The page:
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Field Crop News

The latest news from the Penn State Extension Field and Forage Crops Team.
Figure 1. Early Flowering (note yellow pollen filled anthers)
May 24, 2017

Yes, it’s wet, but head scab risk is still low. Why is that?

May 24, 2017

If you use manure, the amount of fertilizer nitrogen you apply at planting effects your pre-sidedress testing options later this spring.

Damage to the heads varied from full mortality to none across a small area. Photos: Greg Roth, Penn State
May 24, 2017

Several early heading barley varieties in our trial at Rock Springs suffered damage from the frost event last week. The symptoms are white heads or sections of heads.

Stagonospora on timothy leaf from the tip to this position near the base of the leaf.
May 24, 2017

Browning leaves and a pale green color in timothy and orchardgrass, and small and white afflicted heads in flowering orchardgrass may be an indication of fungal infection.

May 24, 2017

Most small grain herbicides used in our region do not limit double cropping soybean. However, other crops such as alfalfa may be restricted.

May 24, 2017

History tells us that Now is traditionally one of the best times to lock in commodity prices for that new crop emerging in the field.

Figure 1. Cereal leaf beetle larvae feeding on wheat, showing their damage and slimy appearance (Photo by Mike Fournier, Penn State Extension).
May 24, 2017

I have received a good number of phone calls from growers experiencing the usual suspects for this time of year: black cutworm, cereal leaf beetle, and slugs. And we would be foolish to ignore the threat from armyworm. Below, I review each of these pests and encourage folks to keep these pests in mind and plan their scouting around them.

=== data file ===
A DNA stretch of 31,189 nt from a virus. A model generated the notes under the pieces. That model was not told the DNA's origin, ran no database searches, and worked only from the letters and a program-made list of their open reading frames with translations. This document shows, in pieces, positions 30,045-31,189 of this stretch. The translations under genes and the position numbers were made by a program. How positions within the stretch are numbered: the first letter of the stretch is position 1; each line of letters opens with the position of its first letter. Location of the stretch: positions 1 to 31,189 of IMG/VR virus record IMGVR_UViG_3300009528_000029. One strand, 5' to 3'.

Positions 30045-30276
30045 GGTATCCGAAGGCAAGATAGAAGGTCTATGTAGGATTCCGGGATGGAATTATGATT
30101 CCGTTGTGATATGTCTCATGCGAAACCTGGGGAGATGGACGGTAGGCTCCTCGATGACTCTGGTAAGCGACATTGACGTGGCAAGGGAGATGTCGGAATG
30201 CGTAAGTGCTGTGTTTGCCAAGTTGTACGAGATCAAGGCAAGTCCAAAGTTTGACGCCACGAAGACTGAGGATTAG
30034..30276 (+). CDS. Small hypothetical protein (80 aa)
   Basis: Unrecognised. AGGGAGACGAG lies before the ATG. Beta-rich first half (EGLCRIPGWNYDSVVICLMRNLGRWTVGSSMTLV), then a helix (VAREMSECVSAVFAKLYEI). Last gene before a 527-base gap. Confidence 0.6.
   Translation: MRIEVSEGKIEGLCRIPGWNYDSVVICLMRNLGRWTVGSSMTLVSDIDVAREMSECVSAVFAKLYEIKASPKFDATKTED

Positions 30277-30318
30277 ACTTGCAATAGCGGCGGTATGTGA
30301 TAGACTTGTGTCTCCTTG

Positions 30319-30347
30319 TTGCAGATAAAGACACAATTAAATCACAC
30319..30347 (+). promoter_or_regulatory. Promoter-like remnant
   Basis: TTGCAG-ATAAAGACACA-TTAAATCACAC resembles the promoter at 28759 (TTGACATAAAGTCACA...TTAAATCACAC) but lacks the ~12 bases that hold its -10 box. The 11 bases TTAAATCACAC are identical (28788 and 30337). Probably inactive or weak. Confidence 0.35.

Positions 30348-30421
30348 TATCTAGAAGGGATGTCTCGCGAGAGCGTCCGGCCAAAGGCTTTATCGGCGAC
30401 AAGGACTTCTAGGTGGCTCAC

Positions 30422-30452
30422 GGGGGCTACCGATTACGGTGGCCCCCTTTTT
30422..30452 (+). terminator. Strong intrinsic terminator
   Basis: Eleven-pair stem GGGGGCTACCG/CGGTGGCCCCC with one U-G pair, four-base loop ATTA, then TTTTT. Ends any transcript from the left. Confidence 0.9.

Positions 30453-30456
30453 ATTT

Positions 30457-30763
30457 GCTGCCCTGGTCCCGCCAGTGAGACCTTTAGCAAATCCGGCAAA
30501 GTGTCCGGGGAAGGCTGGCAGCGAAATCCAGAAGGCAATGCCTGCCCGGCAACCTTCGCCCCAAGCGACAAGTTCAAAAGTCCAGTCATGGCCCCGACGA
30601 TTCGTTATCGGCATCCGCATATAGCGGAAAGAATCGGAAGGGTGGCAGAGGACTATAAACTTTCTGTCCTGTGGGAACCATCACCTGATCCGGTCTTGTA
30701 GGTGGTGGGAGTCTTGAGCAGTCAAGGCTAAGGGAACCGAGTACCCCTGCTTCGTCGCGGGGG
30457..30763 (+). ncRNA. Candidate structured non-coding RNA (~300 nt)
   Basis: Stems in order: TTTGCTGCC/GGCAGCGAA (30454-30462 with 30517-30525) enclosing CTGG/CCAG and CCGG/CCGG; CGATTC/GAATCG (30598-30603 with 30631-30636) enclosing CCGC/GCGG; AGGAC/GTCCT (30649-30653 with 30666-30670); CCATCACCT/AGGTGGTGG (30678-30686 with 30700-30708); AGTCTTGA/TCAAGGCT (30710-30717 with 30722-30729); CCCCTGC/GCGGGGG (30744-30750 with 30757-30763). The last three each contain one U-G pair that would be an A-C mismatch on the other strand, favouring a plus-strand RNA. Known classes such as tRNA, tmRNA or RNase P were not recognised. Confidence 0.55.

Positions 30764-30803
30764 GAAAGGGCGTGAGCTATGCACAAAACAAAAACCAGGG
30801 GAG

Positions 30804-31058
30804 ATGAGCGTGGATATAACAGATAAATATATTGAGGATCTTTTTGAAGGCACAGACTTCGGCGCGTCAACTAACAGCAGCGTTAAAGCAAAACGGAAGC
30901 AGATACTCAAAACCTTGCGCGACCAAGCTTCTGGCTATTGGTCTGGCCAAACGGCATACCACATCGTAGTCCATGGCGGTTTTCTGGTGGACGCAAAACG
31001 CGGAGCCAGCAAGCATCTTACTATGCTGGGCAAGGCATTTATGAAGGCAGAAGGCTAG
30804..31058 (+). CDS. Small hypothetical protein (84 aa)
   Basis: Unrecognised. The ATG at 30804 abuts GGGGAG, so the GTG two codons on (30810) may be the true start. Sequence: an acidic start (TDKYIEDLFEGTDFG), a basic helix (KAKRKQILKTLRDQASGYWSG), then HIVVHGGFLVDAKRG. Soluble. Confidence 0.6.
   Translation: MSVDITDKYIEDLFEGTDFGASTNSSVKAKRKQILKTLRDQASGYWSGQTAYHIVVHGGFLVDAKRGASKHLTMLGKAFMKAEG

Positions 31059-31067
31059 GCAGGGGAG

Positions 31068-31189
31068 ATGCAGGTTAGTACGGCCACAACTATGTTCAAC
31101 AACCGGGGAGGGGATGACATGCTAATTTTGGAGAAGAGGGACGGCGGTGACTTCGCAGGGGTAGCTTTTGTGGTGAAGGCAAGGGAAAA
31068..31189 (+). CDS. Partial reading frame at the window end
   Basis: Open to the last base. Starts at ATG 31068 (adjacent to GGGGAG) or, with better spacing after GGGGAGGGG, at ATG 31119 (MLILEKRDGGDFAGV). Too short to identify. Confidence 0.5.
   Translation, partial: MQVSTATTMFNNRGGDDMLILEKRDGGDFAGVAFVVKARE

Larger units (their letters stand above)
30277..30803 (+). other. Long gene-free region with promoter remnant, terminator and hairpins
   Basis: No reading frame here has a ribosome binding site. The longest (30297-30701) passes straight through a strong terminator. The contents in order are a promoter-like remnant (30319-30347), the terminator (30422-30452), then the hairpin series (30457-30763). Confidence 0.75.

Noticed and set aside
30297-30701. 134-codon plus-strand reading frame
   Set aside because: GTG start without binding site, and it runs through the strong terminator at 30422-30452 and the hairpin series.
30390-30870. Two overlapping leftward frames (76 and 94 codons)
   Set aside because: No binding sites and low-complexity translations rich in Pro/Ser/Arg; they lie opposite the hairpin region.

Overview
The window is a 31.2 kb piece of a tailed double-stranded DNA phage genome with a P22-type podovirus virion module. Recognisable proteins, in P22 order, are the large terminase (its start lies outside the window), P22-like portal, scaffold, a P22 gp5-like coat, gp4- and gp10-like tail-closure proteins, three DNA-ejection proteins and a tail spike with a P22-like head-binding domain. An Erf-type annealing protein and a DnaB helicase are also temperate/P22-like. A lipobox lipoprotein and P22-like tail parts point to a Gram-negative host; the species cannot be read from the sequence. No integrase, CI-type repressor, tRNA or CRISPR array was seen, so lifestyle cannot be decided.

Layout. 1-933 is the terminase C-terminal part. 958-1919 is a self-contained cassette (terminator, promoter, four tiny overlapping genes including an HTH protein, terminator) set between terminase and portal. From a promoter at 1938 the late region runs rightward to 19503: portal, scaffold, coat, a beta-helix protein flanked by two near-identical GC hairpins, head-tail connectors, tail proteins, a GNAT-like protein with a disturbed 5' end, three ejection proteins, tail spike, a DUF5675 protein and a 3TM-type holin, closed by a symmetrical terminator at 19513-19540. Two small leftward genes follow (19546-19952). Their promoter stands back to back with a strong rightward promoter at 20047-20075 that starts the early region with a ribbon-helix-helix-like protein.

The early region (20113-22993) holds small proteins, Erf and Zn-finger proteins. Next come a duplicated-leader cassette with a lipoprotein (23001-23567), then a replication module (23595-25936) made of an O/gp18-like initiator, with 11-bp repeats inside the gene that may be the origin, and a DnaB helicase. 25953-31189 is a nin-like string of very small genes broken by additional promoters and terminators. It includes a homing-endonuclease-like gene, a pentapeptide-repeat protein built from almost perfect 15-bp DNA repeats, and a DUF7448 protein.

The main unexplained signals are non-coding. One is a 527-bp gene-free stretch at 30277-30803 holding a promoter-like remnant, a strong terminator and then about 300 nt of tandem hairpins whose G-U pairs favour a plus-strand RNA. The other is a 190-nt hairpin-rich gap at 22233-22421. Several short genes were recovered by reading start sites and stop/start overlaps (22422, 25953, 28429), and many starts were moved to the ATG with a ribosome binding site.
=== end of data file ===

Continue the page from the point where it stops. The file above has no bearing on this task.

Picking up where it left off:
Blacklegged Tick (Commonly called Deer Tick)
May 24, 2017

Lyme Disease in humans has seen a significant increase in the past few seasons. This year many folks are reporting the presence of ticks, the primary vector of this disease. Left untreated, Lyme disease can have serious debilitating effects. It is important to be able to identify the type of tick which is the primary carrier of the disease and to recognize the early signs of infection.

May 17, 2017

Near-record heat and Thursday showers will transition to more seasonable weather for the weekend.

May 17, 2017

Now that spring is upon us and pastures across the state have grown to an adequate height to begin grazing, it is important to remember to keep an eye on residue heights to eliminate over-grazing and the problems that occur as a result.

May 17, 2017

With recent heavy rains, fields that have already been planted may be prone to soil crusting, which can reduce emergence, lower final stands and significantly impact crop yields.

Andrew Frankenfield, Penn State
May 17, 2017

Ready, Set, Mow! First cutting alfalfa is underway in many parts of the state. Every pass across the field reduces the amount of dry matter you end up with in a bale. How much are you leaving behind?

May 17, 2017

Do you Really know your seeding rate? Before you hit the field to plant soybeans, make sure your drill is calibrated.

Aerial image of Penn State’s research hopyard at Rock Springs. Photo by T. Delvalle, Penn State
May 16, 2017

You probably have heard of (or observed) the use of small unmanned aircraft systems (sUAS) throughout the country; whether it be for fun, a hobby, for capturing great aerial pictures, or commercial use.

May 10, 2017

With many places dropping below freezing early in the week, the chilly air that has been the norm for much of the early part of May will persist at least through the upcoming weekend.

May 10, 2017

As spring progresses slowly, the normal line-up of pests are active and should be kept in mind, but two pests in particular seem to be on peoples’ minds.

May 10, 2017

Above average temperatures this spring has advanced the maturity of the rye as well as other forages. Depending on the planting date and your geographic location it is time to cut rye for straw.